Dora Bitsi

Dora Bitsi

Nov 07 2014

A first dip in the Ethiopian culture: Addis Abbeba

The name “Ethiopia” derives from the Greek “eth” , meaning “burned” and “opsi” , meaning “face”: the land of burned-faced peoples. Aeschylus and Homer already mention Ethiopia in their work and thus creating strong bonds with this faraway nation!

Ethiopia was one of the most awaited countries on our AfriQuest list. And there are many reasons why Ethiopian culture and history are among the most unique in Africa and the entire world. Ethiopians, who refer to themselves as Habesha or Abyssinians, are reminding us with every chance their uniqueness and that they managed to stay the only African country that has never been colonised. Indeed, every Ethiopian feels very proud of his/her identity , a pride which is translated from their amazing food and coffee to their music and to the fact that the dynasty of their Kings (which ended in the 70’s with Haile Selassie) had a direct bloodline to King Solomon himself through the mysterious Queen of Sheba!
Skyline of Addis
Moving around Ethiopia’s capital , Addis Ababa (or Abeba), you feel this history alive with all your senses! Addis nowadays is amalgam of people from every corner of the territory. Efforts towards modernization are filling it with new skyscrapers and an urban train whose construction brings unbearable dust to your nose. However, even through this chaos there is magic! You can hear the prayers of the Christian churches calling to pray and the roads are filled with old cars, goats and people trying to cross the streets at the same time! In the air you smell the freshly brewed coffee and the berbere spice just added to the pot is making your mouth to water!!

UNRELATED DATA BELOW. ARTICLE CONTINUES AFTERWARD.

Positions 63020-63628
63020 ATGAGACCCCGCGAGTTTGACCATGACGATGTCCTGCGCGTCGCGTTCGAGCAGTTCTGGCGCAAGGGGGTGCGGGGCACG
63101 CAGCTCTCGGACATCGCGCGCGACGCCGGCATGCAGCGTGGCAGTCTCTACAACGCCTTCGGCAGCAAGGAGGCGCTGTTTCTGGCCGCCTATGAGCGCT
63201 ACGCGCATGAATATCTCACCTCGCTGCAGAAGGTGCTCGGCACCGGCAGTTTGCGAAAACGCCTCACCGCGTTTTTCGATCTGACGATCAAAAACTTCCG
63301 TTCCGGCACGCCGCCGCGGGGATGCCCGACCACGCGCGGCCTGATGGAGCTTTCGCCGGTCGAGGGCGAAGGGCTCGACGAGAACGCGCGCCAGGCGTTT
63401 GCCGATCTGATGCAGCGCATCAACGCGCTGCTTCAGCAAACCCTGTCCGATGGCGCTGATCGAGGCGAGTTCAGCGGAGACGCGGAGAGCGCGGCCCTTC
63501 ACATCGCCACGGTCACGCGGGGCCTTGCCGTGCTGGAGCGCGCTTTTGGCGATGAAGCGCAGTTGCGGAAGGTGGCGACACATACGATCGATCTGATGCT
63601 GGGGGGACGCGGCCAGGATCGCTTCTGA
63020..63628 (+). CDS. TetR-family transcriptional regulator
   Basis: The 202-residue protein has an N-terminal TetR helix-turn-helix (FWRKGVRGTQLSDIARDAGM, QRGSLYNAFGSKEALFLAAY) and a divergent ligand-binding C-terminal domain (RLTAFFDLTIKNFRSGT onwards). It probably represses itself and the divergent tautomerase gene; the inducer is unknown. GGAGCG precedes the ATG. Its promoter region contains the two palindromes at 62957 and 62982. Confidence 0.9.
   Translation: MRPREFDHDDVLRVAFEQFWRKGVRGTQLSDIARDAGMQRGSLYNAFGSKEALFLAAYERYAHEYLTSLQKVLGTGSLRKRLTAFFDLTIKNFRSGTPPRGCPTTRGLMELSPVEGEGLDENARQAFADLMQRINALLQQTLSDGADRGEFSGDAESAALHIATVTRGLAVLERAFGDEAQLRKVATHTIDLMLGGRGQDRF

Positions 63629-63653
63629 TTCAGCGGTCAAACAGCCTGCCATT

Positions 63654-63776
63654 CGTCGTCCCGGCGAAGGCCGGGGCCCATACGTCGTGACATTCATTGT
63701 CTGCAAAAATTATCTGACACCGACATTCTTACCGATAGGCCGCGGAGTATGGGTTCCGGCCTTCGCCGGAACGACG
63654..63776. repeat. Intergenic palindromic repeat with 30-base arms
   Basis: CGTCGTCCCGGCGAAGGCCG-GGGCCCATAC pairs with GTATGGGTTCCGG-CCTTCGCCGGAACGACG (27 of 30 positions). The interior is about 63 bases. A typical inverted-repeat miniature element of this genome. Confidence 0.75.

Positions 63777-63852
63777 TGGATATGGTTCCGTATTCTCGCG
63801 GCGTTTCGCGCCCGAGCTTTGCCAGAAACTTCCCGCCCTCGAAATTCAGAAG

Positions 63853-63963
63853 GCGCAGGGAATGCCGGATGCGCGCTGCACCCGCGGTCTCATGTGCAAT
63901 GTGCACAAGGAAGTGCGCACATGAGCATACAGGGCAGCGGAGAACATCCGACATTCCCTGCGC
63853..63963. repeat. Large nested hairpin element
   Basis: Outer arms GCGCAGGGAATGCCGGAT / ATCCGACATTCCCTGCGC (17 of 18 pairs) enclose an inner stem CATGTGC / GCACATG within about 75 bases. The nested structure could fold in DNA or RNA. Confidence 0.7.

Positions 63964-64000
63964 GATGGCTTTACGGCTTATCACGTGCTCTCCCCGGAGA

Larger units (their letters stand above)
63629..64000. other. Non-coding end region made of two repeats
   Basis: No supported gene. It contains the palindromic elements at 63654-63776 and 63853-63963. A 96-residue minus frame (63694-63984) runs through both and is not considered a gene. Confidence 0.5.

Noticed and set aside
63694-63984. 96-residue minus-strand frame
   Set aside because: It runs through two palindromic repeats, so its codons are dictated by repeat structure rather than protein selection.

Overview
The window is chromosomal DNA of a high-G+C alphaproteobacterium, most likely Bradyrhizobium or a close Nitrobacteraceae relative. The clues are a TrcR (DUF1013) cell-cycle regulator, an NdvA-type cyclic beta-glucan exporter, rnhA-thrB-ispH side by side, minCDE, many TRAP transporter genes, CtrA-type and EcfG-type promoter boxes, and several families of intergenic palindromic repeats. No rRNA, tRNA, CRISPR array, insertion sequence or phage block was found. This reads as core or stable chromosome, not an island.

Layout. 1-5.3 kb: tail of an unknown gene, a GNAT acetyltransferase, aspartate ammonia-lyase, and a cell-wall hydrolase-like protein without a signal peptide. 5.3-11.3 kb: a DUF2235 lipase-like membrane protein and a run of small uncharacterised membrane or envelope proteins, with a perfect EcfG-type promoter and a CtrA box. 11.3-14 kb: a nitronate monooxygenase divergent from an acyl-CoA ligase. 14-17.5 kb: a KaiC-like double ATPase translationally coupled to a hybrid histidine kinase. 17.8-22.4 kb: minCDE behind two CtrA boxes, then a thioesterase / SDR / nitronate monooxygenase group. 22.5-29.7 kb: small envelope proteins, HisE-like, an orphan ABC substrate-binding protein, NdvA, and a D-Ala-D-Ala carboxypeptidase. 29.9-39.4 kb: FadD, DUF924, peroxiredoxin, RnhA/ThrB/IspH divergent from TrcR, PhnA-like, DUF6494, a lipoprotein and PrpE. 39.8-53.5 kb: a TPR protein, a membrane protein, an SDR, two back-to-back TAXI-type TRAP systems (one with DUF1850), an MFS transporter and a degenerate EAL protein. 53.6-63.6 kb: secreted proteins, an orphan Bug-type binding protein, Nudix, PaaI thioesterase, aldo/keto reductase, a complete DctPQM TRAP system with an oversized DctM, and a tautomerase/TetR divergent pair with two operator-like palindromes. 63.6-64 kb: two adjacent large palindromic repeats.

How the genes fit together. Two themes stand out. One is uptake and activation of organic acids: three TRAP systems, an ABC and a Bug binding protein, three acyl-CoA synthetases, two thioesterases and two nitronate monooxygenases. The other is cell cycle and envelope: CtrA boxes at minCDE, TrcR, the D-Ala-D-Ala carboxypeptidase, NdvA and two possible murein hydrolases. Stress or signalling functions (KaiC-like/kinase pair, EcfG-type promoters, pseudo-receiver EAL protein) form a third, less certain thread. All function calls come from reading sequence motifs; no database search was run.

There are people living like this..
Women covered with traditional white scarf.
The old neighbourhood streets in Piazza

What we came to realise on our way to the north is that Ethiopia is huge. Maybe not so much in size but in the sense of how much time it takes you to get from place to place due to bad roads and old/slow means of public transport.
To arrive to Addis Abeba from the south, took us two days for a distance not more than 578km! 
The day we arrived, we found ourselves in one of its busiest and most chaotic suburb, the Merkato! It was crazy! Hundreds of people in the bus station which was part of this huge market. Memories from our trip to India started coming back to our minds for the first time in Africa due to the smell and the chaos! Finally we managed to find our way walking further some 2km to the Piazza area, one of the oldest colonial parts of the town and where our hotel was, the famous Taitu Hotel.
As we found out, this very hotel was inextricably linked with the city’s founding story.

The city’s official foundation was not set until the late 1800s during Menelik’s expansion.Before that, the dynasties of Ethiopian Kings ruled Abyssinia or Habesha (the name of Ethiopia in Amharic) from the Northern highlands and particularly the city of Gondar (which will visit on our trip to the north!)

Menelik, and later his daughter Zauditu, would be the last Ethiopian monarchs who could claim uninterrupted direct male descent from King Solomon and the Queen of Sheba.
King Menelik & Queen Taytu